“In sum, the essential facts are these. Socialism must commence with an enormous act of theft. Those who seriously want to steal must be prepared to kill those whom they plan to rob. In effect, the Social Democrats are mere con men and pickpockets, who engage in empty talk about pulling the `big job’—socialism—someday, and who flee before the first sign of resistance by their intended victims. The Communists, on the other hand, are serious about pulling the `big job.’ They are armed robbers prepared to commit murder. This is why the Communists are able to implement socialism. Of the two, only the Communists are willing to employ the bloody means that are necessary to implement socialism.”

The preceding paragraphs appear on pp. 282-283 of Capitalism. For explanations of the necessity of terror, forced labor, and mass murder under socialism, such as characterized the bloody history of the Soviet Union, Communist China, and the numerous Communist satellites, see pp. 283-290 of Capitalism.

The above analysis applies to Chile at the time of General Pinochet’s coup. At that time, President Allende, despite having been elected with only 36 percent of the vote, was aggressively pressing ahead, as even The New York Times’ largely hostile obituary admits, “with a Socialist program to nationalize mines, banks and strategic industries, split up large rural estates into communal farms, and impose price controls.” (Not surprisingly, such measures, as The Times notes, “soon resulted in steep declines in production, shortages of consumer goods and explosive inflation.”)

The essential point here is that a massive armed robbery on the part of the Marxist Allende government was actually in progress. It possessed armed “militias” and was using them to seize people’s property. According to The Wall Street Journal’s obituary, the regime was also acting in clear defiance of the Chilean Supreme Court, which denounced it for “`an open and willful contempt of judicial decisions’” that created the threat of an “`imminent breakdown of legality.’”

So long as Marxists are content merely to write, speak, and otherwise fantasize about the destruction of capitalism and the establishment of socialism, they have every right to be left alone, just as every one else has who harms no one but himself. But when they begin to act out their fantasy in the real world and commit armed robbery, which, as I have shown, is the only means of achieving their goal, then they forfeit their rights, including their right to life.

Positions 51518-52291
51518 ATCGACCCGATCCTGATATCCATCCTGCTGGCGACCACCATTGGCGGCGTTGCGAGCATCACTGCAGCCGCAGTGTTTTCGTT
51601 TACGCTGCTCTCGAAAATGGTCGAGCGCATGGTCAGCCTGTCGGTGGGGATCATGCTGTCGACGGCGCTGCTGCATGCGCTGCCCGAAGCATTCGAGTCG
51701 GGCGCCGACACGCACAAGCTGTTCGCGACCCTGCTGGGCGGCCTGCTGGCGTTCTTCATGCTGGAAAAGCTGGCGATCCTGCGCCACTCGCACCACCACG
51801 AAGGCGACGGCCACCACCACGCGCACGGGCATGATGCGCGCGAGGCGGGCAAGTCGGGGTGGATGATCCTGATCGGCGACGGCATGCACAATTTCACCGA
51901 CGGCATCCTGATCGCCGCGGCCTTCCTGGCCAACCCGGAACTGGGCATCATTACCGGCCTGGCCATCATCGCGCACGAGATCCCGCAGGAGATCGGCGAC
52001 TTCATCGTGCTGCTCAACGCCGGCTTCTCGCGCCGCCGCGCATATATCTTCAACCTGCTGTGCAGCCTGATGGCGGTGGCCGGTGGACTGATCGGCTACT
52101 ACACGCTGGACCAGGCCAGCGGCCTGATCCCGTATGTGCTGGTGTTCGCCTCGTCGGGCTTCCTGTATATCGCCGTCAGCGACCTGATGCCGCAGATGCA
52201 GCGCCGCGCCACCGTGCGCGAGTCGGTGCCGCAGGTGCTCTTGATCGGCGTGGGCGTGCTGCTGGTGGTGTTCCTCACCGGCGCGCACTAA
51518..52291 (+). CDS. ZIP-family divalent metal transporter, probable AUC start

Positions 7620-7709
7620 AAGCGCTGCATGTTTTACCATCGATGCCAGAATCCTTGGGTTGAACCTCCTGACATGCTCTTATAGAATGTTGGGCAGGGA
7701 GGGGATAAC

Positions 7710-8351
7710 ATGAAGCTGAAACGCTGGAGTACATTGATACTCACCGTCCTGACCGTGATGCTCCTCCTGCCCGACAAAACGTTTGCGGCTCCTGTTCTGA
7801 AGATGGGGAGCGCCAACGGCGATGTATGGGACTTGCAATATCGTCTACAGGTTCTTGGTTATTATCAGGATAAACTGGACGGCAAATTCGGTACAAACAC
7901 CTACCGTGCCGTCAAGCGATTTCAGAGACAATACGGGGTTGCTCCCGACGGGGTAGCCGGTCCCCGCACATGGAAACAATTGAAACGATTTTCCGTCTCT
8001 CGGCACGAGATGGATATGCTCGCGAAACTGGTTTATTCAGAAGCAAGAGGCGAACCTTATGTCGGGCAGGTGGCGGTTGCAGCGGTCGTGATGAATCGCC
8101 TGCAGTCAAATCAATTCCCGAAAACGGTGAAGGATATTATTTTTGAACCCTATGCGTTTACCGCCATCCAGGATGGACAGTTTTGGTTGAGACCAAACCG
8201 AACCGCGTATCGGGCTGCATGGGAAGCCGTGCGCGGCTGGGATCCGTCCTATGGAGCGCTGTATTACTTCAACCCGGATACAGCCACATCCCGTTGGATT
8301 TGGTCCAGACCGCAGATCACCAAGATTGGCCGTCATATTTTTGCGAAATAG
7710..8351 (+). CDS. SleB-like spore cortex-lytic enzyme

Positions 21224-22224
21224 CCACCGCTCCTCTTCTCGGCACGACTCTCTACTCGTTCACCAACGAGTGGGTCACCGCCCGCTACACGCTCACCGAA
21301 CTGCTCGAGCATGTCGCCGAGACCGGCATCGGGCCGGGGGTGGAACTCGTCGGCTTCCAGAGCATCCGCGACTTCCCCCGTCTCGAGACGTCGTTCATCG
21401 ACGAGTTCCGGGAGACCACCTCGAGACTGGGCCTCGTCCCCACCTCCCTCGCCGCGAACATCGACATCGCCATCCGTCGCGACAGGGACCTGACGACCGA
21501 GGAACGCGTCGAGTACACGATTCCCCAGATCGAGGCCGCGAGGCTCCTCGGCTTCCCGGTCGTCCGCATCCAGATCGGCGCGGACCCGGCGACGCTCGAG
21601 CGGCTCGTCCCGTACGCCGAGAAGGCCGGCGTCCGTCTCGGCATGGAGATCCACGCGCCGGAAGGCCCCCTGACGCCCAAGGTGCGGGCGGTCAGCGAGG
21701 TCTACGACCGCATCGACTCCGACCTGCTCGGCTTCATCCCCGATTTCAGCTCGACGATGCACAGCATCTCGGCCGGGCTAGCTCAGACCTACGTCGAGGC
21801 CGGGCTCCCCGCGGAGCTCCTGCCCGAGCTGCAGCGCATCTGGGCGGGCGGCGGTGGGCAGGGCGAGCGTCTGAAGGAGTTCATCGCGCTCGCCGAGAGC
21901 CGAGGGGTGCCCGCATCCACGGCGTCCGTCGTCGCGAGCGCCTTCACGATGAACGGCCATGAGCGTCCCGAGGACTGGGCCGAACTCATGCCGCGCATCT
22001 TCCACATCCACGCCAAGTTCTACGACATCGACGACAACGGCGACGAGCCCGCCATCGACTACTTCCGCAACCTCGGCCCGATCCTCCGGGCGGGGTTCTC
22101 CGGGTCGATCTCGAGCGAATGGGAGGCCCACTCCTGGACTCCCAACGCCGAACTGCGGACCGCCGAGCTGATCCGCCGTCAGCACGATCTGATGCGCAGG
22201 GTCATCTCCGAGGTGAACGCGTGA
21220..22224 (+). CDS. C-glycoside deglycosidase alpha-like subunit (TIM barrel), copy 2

The right to life, liberty, and property, which every man possesses, carries with it the right to self-defense. Exercise of the right of self-defense includes killing those who are an imminent threat to one’s life. It includes killing those who are an imminent threat to one’s life in one’s attempt to defend one’s property, which is what armed robbers always are, Marxist or otherwise. If the Marxists killed or beaten in Chile had wanted to avoid such treatment, they should have stayed home, written another book or article, given another lecture or speech, or gone to another protest meeting or rally. They should not have set out to steal other people’s property.

True enough, all the writing, speaking, and peaceful protest in the world have no prospect of ever achieving socialism, because they will never persuade very many people to voluntarily donate their property to a socialist state. So at bottom, it must all be futile, unless at some point it erupts into violent action.

The implication of this is that unless Marxists can be satisfied, as the Social Democrats have apparently learned to be, with merely partial and largely token movement toward their goal, such as provided by the establishment and expansion of the welfare state, they are doomed to permanent frustration. At the same time, those of them who continue to be committed to the actual achievement of their goal of socialism, cannot be expected to tolerate such frustration permanently. At some point, it would seem, almost inevitably, they must erupt into violent action, because that is the only path that can ever achieve their goal.

Such Marxists, such socialists, i.e., the serious, dedicated ones, are not at all saints or martyrs, but dangerous people with a criminal mentality.

This article is copyright © 2006, by George Reisman. Permission is hereby granted to reproduce and distribute it electronically and in print, other than as part of a book and provided that mention of the author’s web site www.capitalism.net is included. (Email notification is requested.) All other rights reserved. George Reisman is the author of Capitalism: A Treatise on Economics (Ottawa, Illinois: Jameson Books, 1996) and is Pepperdine University Professor Emeritus of Economics.


Joshua Katz December 21, 2006 at 4:22 pm